I think I won't be going to India for a while.

The thing about India is, more than anywhere else in the world that I have ever been, it is a land of DEEP contrasts. Lots of new money next to some of the most incredible poverty on the planet. Some absolutely beautiful natural (and artificial) wonders next to...well, the things in these pictures. I have seen a body floating in the Ganges before...but I have also seen the beauty of India's natural wonders. It is still someplace I consider myself privileged to have visited, and continue to visit, but...it is just a very, very, very contrasted nation.


User currently offlinegosimeon From Ireland, joined Jan 2008, 663 posts, RR: 0
Reply 12, posted (3 years 5 months 3 weeks 2 days 15 hours ago) and read 5286 times:

Quoting oly720man (Reply 10):
It would seem that poverty is the cause of so many bodies.

Sometimes, if a family cannot afford firewood for cremation, a half-burned corpse is thrown into the water. A verse from the Mahabharata promises, "If only the bone of a person should touch the water of the Ganges, that person shall dwell, honoured, in heaven."

http://www.zeenews.com/news598802.html#

Wow. It's amazing how religious ritual can be so messed up.


Shocking photos. In a way, perhaps it shows a comfort (or acceptance) with death we cannot understand?

Horrible. I guess when you throw bodies in a river, this is always going to be the result.


User currently offlinecomorin From United States of America, joined May 2005, 4869 posts, RR: 16
Reply 13, posted (3 years 5 months 3 weeks 2 days 9 hours ago) and read 5168 times:

Quoting geekydude (Reply 1):
I am speechless.

You better be or you know who will be here to flame you  

The Ganges is the holiest of rivers and people bring bottles of Ganges holy water to sprinkle on stuff. Even if you don't cremate on the banks, disbursing ashes in the waters is considered good for the journey to the hereafter.

India, unfortunately, is one of the world's dirtiest countries. Homes are generally kept very clean, but everything is dumped outside. If you live there, your brain and eyes shut it out, and you watch what you step on. If you been away for while, your defenses are down and you end up dazed, muttering "The horror, the horror...".

Forget the F-16s, what the country needs is a million public toilets with public cleanliness enforced at the end of a gun.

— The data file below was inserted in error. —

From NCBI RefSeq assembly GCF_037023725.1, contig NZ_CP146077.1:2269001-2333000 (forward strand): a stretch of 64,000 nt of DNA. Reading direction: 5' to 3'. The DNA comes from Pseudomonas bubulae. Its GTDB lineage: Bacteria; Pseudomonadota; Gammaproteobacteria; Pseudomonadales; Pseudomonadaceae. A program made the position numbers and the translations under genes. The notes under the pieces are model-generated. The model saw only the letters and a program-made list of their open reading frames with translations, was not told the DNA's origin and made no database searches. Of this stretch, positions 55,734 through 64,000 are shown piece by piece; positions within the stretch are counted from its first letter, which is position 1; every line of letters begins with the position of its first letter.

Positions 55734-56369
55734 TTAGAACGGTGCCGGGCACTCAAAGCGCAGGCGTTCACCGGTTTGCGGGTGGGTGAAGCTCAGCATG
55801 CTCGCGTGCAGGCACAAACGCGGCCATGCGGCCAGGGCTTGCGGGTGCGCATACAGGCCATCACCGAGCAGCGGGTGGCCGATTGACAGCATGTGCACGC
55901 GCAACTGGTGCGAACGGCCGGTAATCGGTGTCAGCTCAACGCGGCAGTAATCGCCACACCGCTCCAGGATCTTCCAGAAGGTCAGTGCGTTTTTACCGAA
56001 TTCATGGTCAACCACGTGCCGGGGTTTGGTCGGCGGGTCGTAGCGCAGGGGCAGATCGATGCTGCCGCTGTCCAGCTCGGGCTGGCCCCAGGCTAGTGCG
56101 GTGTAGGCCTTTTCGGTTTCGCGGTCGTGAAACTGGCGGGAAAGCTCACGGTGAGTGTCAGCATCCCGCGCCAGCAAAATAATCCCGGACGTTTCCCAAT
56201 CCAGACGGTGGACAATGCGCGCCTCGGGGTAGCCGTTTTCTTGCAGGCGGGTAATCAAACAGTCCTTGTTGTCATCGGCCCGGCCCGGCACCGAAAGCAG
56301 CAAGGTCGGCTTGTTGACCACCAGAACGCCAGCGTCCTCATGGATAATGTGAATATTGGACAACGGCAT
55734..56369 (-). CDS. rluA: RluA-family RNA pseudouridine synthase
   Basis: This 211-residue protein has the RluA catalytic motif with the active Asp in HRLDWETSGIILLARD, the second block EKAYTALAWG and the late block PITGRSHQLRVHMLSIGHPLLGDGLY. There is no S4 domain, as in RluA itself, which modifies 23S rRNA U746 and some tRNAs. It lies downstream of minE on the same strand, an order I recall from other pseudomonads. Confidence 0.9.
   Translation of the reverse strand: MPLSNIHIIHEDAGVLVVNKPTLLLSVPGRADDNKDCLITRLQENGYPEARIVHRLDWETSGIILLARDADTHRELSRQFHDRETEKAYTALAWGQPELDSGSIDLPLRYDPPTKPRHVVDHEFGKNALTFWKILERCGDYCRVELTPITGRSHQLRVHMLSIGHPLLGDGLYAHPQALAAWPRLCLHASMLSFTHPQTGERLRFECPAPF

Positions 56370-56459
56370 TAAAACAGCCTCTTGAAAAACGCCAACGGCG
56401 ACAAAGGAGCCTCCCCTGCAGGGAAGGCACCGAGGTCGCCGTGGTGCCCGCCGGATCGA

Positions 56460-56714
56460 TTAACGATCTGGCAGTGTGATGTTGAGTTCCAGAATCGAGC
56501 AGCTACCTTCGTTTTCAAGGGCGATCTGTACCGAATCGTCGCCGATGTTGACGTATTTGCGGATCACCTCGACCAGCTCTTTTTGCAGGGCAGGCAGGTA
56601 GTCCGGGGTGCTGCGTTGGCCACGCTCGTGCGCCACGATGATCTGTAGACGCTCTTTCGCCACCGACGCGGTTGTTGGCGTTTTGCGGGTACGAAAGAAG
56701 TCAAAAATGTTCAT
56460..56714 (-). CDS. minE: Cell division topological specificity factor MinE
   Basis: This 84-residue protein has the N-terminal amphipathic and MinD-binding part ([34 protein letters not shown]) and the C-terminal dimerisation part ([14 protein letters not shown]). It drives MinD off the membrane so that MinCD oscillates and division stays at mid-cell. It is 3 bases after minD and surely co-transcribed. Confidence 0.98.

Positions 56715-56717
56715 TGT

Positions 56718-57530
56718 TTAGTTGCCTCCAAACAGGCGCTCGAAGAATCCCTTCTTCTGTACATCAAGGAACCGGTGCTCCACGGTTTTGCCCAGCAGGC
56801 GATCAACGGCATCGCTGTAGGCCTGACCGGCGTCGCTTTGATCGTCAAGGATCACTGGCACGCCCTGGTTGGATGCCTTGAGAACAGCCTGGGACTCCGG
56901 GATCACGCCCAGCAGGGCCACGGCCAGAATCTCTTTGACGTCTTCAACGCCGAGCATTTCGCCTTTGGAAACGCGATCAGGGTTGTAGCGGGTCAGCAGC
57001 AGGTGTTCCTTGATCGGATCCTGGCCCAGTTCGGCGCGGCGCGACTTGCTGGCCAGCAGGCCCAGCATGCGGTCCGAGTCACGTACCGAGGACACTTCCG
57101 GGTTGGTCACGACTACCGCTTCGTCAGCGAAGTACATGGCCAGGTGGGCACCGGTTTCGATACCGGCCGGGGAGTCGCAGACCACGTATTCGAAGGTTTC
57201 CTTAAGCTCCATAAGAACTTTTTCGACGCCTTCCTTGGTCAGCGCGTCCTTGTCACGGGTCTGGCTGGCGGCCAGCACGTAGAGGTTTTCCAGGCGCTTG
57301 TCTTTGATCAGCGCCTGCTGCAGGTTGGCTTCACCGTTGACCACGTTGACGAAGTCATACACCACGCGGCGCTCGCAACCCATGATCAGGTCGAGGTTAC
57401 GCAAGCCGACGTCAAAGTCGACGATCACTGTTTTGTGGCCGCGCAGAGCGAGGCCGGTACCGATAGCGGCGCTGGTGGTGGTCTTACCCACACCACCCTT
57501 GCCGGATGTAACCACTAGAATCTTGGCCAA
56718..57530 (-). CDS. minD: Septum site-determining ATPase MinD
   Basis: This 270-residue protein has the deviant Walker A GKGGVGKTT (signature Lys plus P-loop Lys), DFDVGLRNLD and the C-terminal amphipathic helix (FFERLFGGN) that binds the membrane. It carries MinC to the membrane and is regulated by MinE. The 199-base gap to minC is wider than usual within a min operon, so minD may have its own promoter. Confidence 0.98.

China used to be a filthy place too in the rural areas, my Chinese friends tell me. I presume it has become a lot cleaner with prosperity, as it citizens take well to discipline.


User currently offlinePPVRA From Brazil, joined Nov 2004, 8875 posts, RR: 40
Reply 14, posted (3 years 5 months 3 weeks 2 days 9 hours ago) and read 5153 times:

Was that a skull with eyeballs rolled back in it?   

All I can hope for is that India continue its reforms and this will sooner rather than later be history.



"If goods do not cross borders, soldiers will" - Frederic Bastiat
User currently offlineEmirates773ER From Pakistan, joined Jun 2005, 1448 posts, RR: 10
Reply 15, posted (3 years 5 months 3 weeks 2 days 7 hours ago) and read 5109 times:

Quoting comorin (Reply 13):
The Ganges is the holiest of rivers and people bring bottles of Ganges holy water to sprinkle on stuff. Even if you don't cremate on the banks, disbursing ashes in the waters is considered good for the journey to the hereafter.

How can a sane person living in the west bring back a bottle of that river is beyond me.



The Truth is Out There ---- Face It!!!!!
User currently offlinecomorin From United States of America, joined May 2005, 4869 posts, RR: 16
Reply 16, posted (3 years 5 months 3 weeks 2 days 6 hours ago) and read 5067 times:

Quoting PPVRA (Reply 14):
All I can hope for is that India continue its reforms and this will sooner rather than later be history.

There are no grass roots social reformers left in India AFAIK. The prevailing thinking is that get 'rich quick' trickles down and solves all problems, and China seems to be the example.

An interesting parallel in NYC is when the subway cars were old and dingy, they were also dirty. When they were replaced with new shiny cars, people were careful to keep them clean.

In the West too, not too long ago, there was filth and open sewers everywhere (think Dickens' London). Rising prosperity after the Industrial Revolution brought cleanliness and sanitation. Hopefully this will happen in India too.


User currently onlineusflyer msp From United States of America, joined May 2000, 2026 posts, RR: 0
Reply 17, posted (3 years 5 months 3 weeks 2 days 6 hours ago) and read 5058 times:

I visited Varanasi this March and I can definitely say it was one of the most interesting places I visited in India but also definitely the most vile. I could not believe that people bathed in that cauldron of filth and disease called the Ganges river. You could not take two steps without stepping in cow dung or seeing animal and human remains. All that said the Ghats are very unique and you def. know that you are in India. BTW, taking pictures on the burning ghats is considered very rude.